Weekly Newsletter from Christian Vegetarian Association CVA - August 16, 2017
From Christian Vegetarian Association (CVA)

  1. The August “Peaceable Table” Is Now Online
  2. Original Sin, part 5
  3. This Week’s Sermon from Rev. Frank and Mary Hoffman

1. The August “Peaceable Table” Is Now Online

  • A dog walking on the shore with his person saw a fawn drowning in the ocean and leaped in to rescue her. He brought her to shore and revived her, but that wasn't the end of the adventure. See A Glimpse of Divine Compassion.
  • In the Editor's Corner Essay, Robert Ellwood reflects on the relationship between kinship and kindness. If a person agrees that it is important for humans to be kind to animals, is she in fact saying that they are our kin?
  • One of the NewsNotes reports that the 2012 ag-gag law in Utah has been struck down as unconstitutional by Federal judge Robert Shelby. Good news indeed!
  • Bronson Alcott, the father of novelist Louisa May Alcott, was a Pioneer in compassionate veganism as well as in children's education. He and his family were also abolitionists of human slavery, serving on the Underground Railroad.  
  • Two short sketches, by Patricia Todd and Ashia Villegas, comment on the film Okja, about a Korean orphan named Mija and the super-pig she and her grandfather raise for a New-York based corporation intending to "improve" the breed for human use. But Mija bonds closely with her pig friend. See the Movie Notes.
  • Are you planning a summertime picnic?  Try making vegan hot dogs of marinated carrots, according to this month's Recipe.  It seems unlikely, but it's a winner!
  • Sixteenth century Spanish saint, John of the Cross, tells in the Poetry selection of a wild rabbit who noticed his sadness as he sat in a field, came near, and silently gave the help he needed.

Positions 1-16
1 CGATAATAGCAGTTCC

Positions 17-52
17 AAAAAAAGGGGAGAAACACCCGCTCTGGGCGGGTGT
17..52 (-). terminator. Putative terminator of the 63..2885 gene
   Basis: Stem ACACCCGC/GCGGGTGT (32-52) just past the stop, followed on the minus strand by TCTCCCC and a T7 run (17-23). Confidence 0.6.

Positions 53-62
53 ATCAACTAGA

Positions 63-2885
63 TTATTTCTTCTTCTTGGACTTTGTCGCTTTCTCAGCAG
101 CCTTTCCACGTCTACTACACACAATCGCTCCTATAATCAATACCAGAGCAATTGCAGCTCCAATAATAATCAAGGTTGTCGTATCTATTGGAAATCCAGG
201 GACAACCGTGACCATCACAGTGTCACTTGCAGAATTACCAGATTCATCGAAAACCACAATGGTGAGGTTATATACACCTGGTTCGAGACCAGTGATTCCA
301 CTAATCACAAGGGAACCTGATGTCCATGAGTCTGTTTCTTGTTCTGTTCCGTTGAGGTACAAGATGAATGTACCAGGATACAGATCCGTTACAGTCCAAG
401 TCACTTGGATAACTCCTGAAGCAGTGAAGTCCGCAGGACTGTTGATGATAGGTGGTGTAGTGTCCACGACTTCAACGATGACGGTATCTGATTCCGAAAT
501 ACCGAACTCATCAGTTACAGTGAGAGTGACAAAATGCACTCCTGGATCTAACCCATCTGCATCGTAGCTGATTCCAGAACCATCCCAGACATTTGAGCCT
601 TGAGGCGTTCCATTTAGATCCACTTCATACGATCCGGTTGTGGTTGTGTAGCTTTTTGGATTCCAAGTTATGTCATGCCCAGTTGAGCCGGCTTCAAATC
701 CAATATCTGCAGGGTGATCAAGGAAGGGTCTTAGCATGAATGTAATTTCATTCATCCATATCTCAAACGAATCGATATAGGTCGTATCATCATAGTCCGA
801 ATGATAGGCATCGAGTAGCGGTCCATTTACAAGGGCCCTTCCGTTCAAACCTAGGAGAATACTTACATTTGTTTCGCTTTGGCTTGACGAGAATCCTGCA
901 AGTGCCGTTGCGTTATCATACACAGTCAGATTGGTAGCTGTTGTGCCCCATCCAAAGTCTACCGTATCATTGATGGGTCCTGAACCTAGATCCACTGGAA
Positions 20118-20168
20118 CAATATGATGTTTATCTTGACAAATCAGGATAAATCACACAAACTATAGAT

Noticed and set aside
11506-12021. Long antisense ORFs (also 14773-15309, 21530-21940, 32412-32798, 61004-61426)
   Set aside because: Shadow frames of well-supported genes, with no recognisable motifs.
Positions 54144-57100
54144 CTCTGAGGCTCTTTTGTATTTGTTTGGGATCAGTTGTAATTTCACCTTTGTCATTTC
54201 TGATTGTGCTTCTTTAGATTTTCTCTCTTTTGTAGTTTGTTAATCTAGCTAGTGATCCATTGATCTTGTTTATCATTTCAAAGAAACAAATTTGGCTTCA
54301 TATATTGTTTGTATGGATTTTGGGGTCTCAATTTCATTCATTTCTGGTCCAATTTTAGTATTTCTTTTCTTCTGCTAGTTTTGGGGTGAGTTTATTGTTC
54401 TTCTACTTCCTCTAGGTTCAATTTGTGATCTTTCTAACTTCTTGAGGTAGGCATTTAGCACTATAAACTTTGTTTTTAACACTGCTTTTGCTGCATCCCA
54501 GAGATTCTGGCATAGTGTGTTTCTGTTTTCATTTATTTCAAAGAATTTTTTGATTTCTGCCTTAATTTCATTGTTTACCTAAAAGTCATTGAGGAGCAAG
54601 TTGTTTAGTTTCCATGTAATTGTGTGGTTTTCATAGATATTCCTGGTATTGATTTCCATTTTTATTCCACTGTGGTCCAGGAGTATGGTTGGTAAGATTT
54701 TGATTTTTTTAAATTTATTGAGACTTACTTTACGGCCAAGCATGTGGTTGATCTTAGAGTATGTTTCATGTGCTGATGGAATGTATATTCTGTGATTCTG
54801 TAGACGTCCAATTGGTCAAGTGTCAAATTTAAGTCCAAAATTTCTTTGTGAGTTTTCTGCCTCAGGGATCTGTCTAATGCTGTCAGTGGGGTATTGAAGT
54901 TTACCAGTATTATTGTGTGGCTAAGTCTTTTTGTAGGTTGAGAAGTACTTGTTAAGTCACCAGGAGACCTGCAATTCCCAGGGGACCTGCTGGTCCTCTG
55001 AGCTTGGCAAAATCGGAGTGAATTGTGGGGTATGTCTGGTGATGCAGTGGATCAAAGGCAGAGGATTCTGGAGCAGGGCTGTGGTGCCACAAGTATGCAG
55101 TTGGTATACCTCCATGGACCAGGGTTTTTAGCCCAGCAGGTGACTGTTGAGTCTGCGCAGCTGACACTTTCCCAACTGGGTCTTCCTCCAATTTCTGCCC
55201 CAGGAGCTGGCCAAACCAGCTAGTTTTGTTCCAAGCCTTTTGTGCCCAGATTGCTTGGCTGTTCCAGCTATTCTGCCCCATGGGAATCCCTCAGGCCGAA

To read this issue, see http://www.vegetarianfriends.net/issue138.html.
Toward the Peaceable Kingdom,
Gracia Fay Ellwood, Editor

2. Original Sin, part 5

I suggest that scapegoating is “the sin of the world (John 1:29), because I think this is the sin from which all other sins emanate. Specifically, scapegoating is the attribution of excessive guilt to an individual. The victims of scapegoating are often not fully innocent, but the hallmark of scapegoating is the transfer of guilt from one or more individuals onto victims, who are then punished or ostracized for these “sins.”
The first obvious problem with scapegoating is that it is unjust. However, there are many other activities that victimize individuals that are also unjust. Scapegoating qualifies as “the sin of the world” because it always results in exclusion from the group. If we are to have communities grounded on love, we cannot unjustly exclude anyone. Jesus repeatedly aimed to build communities grounded on love, and he often scandalized his followers by embracing strangers, foreigners, and even sinners. This, I think, was an important part of his ministry to “take away the sin of the world.”
As long as we countenance scapegoating, we cannot have the “beloved community” that Martin Luther King so eloquently described. We might still have groups that tend to get along with each other. But, permitting victimization by scapegoating results in conflicts and violence with individuals outside the group, and it even puts everyone within the group at risk of becoming a victim of scapegoating. If we are to transcend the human tendency to engage in scapegoating, we need to understand why humans scapegoat. I will start to explore that next week.

Stephen R. Kaufman, M.D.

3. This Week’s Sermon from Rev. Frank and Mary Hoffman

Multiplying Evil

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